Kevin:  I was going to ask you how investors can get the jump on other developers because of the high competition for these sorts of blocks, but I know that in your company, Advance Property Strategies – and I’ve spoken to a number of people who have been through your course – you advocate doing it on your own, going and doing your homework, and even doing some door-knocking, Nhan.

Nhan:  Yes, absolutely. I laugh because I know that a lot of our clients who come through the door are complaining about how we can’t find deals, and that might be right to a certain degree because you’re competing with everybody else when they look on the typical RealEstate.com.au. I think that RealEstate.com.au is a good place to start; however, you need to go direct to owners, whether it’s sending out letters, sending out fliers, door-knocking, and getting a lot more connected with the owners.

I’m not necessarily talking about bypassing agents full stop. I know you’re a real estate agent, and in terms of property, I work with real estate agents, so I might buy it directly and I might sell it to a real estate agent. It’s just that real estate agents only source some of the deals that are out there. There are a lot of sellers out there who don’t want to work with an agent or they’re just not ready to sell right now, and you just have to be the person knocking on their door to have a chat with them.

Kevin:  Yeah, it always looks easy from the outside, but I guess many of these people who have become very successful at these small-type developments – splitter blocks and the like – they have really done their homework, they have gotten on the ground, they have walked the area, and they have become a bit of an area expert, Nhan, haven’t they?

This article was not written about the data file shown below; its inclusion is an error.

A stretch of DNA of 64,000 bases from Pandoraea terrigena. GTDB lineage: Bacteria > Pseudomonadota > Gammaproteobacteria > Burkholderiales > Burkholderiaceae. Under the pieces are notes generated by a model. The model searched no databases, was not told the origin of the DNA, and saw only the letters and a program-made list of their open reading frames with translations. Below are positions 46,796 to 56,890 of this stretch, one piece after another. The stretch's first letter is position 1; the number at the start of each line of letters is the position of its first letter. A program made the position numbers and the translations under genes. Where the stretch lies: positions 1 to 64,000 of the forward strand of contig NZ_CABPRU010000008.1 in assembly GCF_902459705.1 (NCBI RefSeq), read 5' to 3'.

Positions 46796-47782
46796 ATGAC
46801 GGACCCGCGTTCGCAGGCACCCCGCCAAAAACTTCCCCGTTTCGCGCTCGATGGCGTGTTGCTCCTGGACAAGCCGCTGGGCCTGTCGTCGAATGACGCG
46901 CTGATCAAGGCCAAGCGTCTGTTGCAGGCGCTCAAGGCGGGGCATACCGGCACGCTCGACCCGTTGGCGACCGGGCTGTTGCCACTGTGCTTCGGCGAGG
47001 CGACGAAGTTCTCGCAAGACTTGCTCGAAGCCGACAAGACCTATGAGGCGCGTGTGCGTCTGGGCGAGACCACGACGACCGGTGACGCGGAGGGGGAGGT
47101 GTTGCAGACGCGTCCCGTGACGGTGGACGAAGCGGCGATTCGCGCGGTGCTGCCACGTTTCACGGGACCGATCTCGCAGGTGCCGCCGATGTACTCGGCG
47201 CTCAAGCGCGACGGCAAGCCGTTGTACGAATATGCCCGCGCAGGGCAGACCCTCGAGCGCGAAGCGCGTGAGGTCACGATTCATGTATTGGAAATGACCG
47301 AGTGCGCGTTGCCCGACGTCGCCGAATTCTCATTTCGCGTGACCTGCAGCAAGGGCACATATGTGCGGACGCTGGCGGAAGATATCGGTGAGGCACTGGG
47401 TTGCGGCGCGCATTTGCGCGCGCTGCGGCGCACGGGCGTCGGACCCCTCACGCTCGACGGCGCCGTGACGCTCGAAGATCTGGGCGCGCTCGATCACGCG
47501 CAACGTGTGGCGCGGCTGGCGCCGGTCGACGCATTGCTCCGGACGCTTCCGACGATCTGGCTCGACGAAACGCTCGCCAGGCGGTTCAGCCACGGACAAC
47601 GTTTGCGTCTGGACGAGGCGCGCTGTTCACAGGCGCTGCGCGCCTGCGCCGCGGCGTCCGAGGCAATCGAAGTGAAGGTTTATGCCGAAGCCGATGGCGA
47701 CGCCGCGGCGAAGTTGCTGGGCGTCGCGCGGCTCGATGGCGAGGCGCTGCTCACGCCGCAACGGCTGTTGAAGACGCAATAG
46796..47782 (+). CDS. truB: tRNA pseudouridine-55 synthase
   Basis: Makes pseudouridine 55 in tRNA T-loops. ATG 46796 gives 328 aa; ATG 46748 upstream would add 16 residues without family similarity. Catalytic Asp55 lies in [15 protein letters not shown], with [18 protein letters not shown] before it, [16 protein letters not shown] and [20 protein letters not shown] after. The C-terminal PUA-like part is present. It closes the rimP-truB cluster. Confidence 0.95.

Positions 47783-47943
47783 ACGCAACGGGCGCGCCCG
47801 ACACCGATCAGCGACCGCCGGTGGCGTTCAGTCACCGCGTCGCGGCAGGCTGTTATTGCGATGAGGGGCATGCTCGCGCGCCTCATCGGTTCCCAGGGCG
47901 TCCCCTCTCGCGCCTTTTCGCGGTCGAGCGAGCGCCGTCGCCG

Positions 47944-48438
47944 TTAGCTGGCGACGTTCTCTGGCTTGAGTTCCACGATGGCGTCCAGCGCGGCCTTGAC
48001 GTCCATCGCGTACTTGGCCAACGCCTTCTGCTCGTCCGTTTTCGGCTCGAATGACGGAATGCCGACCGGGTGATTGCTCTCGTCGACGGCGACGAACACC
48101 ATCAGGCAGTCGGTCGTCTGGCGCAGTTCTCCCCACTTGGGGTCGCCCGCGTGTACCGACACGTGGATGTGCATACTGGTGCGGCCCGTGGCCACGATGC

Nhan:  Yes, that’s right. I think it is very important to become an area expert. Too oftentimes, many people look at different areas where they spread themselves from north side, south side, east side, west side, and they don’t become a laser focus, and when you become laser-focused, just like with anything, opportunities come because you focus your energy.

If you’re too scattered and you’re looking at every bell and whistle and shiny object out there, going from splitter blocks and townhouses and this and that, and you have no skill, then it’s very likely that you won’t succeed.

It does take three, six, 12 months to get your head around it. It took me six months to buy my first property. But after that, everything fell into place and I was buying a lot faster.

Kevin:  Just on that point of not losing heart and understanding that you need to become an area expert, is there a rule of thumb? How many properties should you be looking at to actually get one viable gem?

Nhan:  The ratio – and I’ve mentioned this many times in my seminars – is that in a normal market… I don’t believe we’re in a normal market right now; we’re in probably more of a buoyant market. But in a normal market, you need to look at roughly 50 to 100 to find three to five. In a more buoyant market, you might have to look at 200, maybe even 300 properties to get that same three to five.

But if you do door-knocking or you do letterbox drops or fliers and connect directly with the owners, those ratios get a lot better and you can look at a lot less than the 300.

Kevin:  There’s a good reality snap there for us to make sure you get your homework done. It’s not always as easy as it looks, but do your homework and it could really pay some big dividends. My guest has been Nhan Nguyen from Advance Property Strategies.

Nhan, thank you so much for your time.

Nhan:  My pleasure, Kevin. Thanks for having me.

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Kevin Turner
kevin@realestatetalk.com.au